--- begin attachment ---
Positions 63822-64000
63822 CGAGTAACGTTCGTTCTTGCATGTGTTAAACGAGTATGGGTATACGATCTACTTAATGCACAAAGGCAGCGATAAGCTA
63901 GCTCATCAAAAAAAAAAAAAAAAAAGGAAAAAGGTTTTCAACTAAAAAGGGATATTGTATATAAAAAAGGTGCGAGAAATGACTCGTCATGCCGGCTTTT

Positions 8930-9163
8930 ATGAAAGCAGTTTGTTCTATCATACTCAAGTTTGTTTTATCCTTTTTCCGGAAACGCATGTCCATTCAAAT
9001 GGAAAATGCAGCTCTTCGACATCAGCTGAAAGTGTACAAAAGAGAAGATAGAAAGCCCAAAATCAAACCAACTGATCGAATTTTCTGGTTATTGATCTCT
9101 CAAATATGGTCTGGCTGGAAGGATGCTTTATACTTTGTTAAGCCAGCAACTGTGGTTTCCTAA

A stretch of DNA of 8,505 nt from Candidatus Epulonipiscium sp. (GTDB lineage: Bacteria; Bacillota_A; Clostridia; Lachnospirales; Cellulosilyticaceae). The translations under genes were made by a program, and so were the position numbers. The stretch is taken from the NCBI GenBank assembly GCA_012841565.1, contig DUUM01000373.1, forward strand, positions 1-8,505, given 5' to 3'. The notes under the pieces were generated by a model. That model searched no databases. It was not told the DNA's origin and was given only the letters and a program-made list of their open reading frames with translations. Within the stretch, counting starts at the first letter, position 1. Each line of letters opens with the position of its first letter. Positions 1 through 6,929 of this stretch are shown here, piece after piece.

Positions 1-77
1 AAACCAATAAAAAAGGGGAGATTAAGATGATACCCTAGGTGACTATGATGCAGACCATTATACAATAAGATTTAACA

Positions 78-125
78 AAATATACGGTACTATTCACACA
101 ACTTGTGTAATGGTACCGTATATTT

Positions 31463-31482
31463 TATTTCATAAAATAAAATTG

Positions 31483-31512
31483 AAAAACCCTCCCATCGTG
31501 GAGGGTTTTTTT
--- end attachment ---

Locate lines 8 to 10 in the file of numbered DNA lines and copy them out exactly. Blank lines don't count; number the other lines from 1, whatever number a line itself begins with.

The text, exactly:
A stretch of DNA of 8,505 nt from Candidatus Epulonipiscium sp. (GTDB lineage: Bacteria; Bacillota_A; Clostridia; Lachnospirales; Cellulosilyticaceae). The translations under genes were made by a program, and so were the position numbers. The stretch is taken from the NCBI GenBank assembly GCA_012841565.1, contig DUUM01000373.1, forward strand, positions 1-8,505, given 5' to 3'. The notes under the pieces were generated by a model. That model searched no databases. It was not told the DNA's origin and was given only the letters and a program-made list of their open reading frames with translations. Within the stretch, counting starts at the first letter, position 1. Each line of letters opens with the position of its first letter. Positions 1 through 6,929 of this stretch are shown here, piece after piece.

Positions 1-77
1 AAACCAATAAAAAAGGGGAGATTAAGATGATACCCTAGGTGACTATGATGCAGACCATTATACAATAAGATTTAACA